If your teeth have visible white spots despite your brushing and flossing efforts, you need to consult your dentist to determine the source. There are many potential causes of these white spots, and understanding those things can help you to more effectively address them as well as any underlying cause that may need attention.
Plaque that's not removed by timely brushing can harden and form tartar. The tartar deposits on your teeth often look like white spots. If the discoloration you're seeing is caused by tartar, you'll need to have a professional cleaning to get rid of it. Your dentist will likely use an ultrasonic device to do this. In cases of significant buildup, you may need to have a deep scaling and root planing. This removes any tartar that is built up around your gums. It also helps to reduce the inflammation that often causes gum disease. You'll get another thorough cleaning and polishing shortly after your gums heal from the scaling and root planing.
If the white spots have always been there, one of the things that may have caused them is fluorosis, which is a condition caused by excess consumption of fluoride. The fluoride leaves chalky, white spots on the tooth surface because of the effect on tooth enamel.
In cases where the white spots are the result of fluoride exposure, you'll have to bleach the teeth to reduce the appearance. You'll never be able to completely eliminate the spots, though. For that reason, some cosmetic dentists recommend that you cover your teeth with veneers instead.
Sometimes, the enamel on your teeth forms in a very thin layer, which permits the dentin to show through. This leaves your teeth with the appearance of milky-white spots or yellowish flaws. This is typically a genetic or environmental development problem where the enamel just doesn't form correctly. Some dentists will suggest applying a resin or veneer to cover teeth with particularly thin enamel. You can bleach your teeth, but it must be done with a dentist's support, and if the enamel is too thin, he or she may discourage the process.
Plaque left on the teeth as a result of poor brushing, braces or other issues can develop bacteria. Sometimes, the acids released by this will draw calcium from the tooth, which leaves white spots on the surface of the tooth enamel.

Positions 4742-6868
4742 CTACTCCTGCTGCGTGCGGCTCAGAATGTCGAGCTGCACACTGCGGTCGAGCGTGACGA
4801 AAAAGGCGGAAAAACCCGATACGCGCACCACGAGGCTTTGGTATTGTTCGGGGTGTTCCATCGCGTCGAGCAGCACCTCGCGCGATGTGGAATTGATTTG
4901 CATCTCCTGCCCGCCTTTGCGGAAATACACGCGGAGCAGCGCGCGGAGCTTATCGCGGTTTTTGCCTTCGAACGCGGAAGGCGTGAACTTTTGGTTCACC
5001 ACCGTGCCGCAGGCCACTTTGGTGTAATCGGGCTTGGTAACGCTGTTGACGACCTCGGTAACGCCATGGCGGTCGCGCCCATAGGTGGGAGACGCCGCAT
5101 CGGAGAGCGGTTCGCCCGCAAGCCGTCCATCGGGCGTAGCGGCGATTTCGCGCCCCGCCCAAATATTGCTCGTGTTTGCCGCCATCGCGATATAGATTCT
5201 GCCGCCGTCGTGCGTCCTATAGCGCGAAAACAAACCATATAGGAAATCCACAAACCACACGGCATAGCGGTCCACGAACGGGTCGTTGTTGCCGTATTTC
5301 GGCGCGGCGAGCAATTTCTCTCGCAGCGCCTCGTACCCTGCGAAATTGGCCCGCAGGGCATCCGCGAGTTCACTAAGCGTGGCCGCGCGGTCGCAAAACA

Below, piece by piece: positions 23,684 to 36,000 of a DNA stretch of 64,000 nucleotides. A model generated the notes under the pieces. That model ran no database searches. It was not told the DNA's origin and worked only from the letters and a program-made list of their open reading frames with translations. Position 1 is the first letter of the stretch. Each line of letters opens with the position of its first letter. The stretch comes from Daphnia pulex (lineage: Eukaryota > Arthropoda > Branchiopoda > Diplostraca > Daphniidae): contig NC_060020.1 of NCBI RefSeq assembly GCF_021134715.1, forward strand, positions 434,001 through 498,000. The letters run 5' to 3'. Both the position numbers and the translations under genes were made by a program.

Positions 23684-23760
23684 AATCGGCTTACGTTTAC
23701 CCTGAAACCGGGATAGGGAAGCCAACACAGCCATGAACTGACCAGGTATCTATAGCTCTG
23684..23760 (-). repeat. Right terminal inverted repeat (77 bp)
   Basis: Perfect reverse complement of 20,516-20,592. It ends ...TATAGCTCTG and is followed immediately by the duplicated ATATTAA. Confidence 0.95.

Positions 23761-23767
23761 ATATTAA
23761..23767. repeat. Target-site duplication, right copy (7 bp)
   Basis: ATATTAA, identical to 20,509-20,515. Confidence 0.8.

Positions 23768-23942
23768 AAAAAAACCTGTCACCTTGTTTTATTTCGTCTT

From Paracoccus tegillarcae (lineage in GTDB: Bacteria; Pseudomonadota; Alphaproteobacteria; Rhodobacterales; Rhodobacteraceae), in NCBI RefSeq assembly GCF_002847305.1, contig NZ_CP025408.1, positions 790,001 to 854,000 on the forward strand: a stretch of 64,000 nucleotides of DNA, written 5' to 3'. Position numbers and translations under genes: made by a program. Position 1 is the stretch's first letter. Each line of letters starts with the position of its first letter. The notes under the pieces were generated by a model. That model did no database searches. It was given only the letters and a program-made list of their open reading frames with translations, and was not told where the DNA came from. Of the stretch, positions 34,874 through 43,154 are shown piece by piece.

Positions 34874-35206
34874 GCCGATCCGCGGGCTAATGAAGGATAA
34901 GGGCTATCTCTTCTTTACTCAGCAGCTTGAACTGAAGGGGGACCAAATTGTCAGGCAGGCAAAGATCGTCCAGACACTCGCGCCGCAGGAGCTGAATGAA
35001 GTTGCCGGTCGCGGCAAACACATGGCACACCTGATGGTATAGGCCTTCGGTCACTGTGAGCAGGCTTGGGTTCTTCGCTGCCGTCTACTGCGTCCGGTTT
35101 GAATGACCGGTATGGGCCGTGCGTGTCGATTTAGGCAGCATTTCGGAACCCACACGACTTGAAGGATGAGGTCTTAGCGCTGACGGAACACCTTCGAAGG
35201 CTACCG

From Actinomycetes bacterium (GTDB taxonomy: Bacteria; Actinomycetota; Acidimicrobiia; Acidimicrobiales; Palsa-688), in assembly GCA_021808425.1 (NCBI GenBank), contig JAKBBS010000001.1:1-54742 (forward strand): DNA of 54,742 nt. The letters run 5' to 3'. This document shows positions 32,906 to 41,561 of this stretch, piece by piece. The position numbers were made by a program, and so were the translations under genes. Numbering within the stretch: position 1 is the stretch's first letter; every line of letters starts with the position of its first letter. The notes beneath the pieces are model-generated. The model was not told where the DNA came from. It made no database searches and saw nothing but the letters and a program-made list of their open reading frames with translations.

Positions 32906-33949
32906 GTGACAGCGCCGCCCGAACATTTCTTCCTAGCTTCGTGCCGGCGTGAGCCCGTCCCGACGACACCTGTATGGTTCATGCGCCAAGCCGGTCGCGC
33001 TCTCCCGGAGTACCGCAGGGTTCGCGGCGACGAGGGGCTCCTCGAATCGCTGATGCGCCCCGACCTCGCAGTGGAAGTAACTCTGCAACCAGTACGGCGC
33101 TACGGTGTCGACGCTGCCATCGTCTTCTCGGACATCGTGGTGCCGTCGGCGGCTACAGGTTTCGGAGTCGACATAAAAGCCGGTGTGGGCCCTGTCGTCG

Fluoride treatments and calcium supplements can help, but won't eliminate the spots. In many cases, you can bleach them, but you'll still need to have them watched carefully. Those deposits are often more prone to decay than the rest of your tooth, so they'll need to be checked regularly. Reduce the risk of additional tooth decay by scheduling dental cleanings more often and requesting fluoride treatments as necessary. Your dentist may even suggest that you apply veneers over the teeth if there is significant concern about the decay risk. Veneers will seal the surface of the tooth, forming a barrier to prevent damage.
Sometimes, white spots are an indication of a more serious health problem that isn't dental-related. For example, people with celiac disease can exhibit with many types of dental problems, including white spots on the tooth surface. In fact, the majority of patients with celiac disease have some form of a dental enamel problem, and some of those problems are the result of poor Vitamin D and calcium absorption due to the body's struggle with gluten. If you have any reason to suspect a gluten sensitivity in your family, talk with both your dentist and your primary care physician about this concern.
With so many different causes for white spots on your teeth, getting to the bottom of it can take some effort. Talk with a cosmetic dentist today at a clinic like Family Dentist to isolate the source of the problem. Then, you can address the root cause of the problem as well as address the visibility of the spots.Share
7 March 2016